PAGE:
Sex education will become compulsory for school children from September 2020, the Government has announced.
Pupils as young as four are to be given lessons in well-being and healthy living, according to Department for Education (DfE) proposals.
Health education will be a mandatory part of the curriculum for all primary and secondary schools in England from autumn 2020.
Under the plans, which are now open to consultation, pupils will learn about "resilience" and well-being to help guard against mental health issues.
Classes will also cover physical health, such as the importance of exercise, and healthy eating and the benefits of a healthy lifestyle as well as preventing health problems.
The proposals are being published alongside draft guidance on relationships and sex education.
Education Secretary Damian Hinds said that good physical and mental health is "at the heart of ensuring young people are ready for the adult world".
"By making health education compulsory we are giving young people the tools they need to be ready to thrive when they leave school."Under legislation passed last year, relationships education is now compulsory in all primary schools, while sex and relationships education is compulsory in secondaries.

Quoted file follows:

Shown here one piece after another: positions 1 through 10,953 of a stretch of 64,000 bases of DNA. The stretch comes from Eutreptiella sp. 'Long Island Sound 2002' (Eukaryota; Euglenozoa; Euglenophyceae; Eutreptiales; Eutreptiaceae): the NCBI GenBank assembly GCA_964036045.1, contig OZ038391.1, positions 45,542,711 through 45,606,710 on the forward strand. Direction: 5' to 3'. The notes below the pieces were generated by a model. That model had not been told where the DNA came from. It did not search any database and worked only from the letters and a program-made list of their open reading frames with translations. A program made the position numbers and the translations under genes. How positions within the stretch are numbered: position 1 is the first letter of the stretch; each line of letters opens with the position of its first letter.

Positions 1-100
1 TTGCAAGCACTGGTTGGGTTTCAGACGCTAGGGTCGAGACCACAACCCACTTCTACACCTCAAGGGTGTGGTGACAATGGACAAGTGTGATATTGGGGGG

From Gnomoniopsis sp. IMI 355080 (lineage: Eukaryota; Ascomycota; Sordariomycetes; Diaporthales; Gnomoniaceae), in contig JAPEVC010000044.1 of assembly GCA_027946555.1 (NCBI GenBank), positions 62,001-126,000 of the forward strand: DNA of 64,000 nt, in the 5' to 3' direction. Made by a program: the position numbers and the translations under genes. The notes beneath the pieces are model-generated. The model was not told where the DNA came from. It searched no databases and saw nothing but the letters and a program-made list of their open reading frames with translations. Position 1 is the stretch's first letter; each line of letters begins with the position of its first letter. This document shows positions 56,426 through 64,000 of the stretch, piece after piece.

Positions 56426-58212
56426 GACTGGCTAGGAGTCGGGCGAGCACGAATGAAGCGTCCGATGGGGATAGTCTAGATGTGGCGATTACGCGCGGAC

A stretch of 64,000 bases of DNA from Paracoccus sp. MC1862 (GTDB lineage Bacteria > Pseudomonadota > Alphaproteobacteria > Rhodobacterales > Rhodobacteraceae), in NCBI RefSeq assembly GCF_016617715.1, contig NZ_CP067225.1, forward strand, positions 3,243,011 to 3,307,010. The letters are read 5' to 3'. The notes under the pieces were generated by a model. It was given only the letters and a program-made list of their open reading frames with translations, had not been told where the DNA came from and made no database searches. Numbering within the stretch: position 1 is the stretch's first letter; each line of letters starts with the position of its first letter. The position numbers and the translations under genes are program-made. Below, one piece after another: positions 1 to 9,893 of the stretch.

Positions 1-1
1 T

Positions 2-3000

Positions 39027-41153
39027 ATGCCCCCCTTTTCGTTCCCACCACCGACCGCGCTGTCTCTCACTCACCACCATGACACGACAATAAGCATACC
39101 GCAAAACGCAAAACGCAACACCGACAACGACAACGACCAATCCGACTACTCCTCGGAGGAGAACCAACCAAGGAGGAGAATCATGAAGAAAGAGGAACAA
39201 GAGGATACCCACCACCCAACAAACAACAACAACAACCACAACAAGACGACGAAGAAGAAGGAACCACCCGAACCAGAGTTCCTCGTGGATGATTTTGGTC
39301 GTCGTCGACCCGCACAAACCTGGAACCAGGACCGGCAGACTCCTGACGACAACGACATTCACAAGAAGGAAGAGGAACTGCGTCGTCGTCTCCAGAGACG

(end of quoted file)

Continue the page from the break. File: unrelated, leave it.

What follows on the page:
As part of the move, guidance on the subject is being updated, amid concerns that the current advice is out of date and fails to address modern day issues such as cyber-bullying, sexting and online safety.
Primary school pupils will also learn about the perils of social media, according to the proposals.
All age four to eleven-year-olds should be taught a set of rules and principles to protect themselves online, the draft guidance will say, as well as how to spot risks and harmful content.
Pupils at primary school should also be taught why computer games, online gaming and social media sites have age restrictions, it will add.
Last year, the Government tabled an amendment to the Children and Social Work Bill as early as today that will make "age appropriate" sex and relationship education (SRE) part of the English national curriculum in primary and secondary schools.Ministers have faced mounting pressure from across the political spectrum to bring about the change, following concerns children are being left ill-equipped to cope with the new realities of online porn, cyber bullying and sexting.
It will become a statutory requirement for all school children to be given sex and relationship education classes from September 2020.
Currently only pupils attending local-authority run secondary schools, which represent around a third of secondary schools, are offered sex and relationships education.
-- Camilla Turner, education editor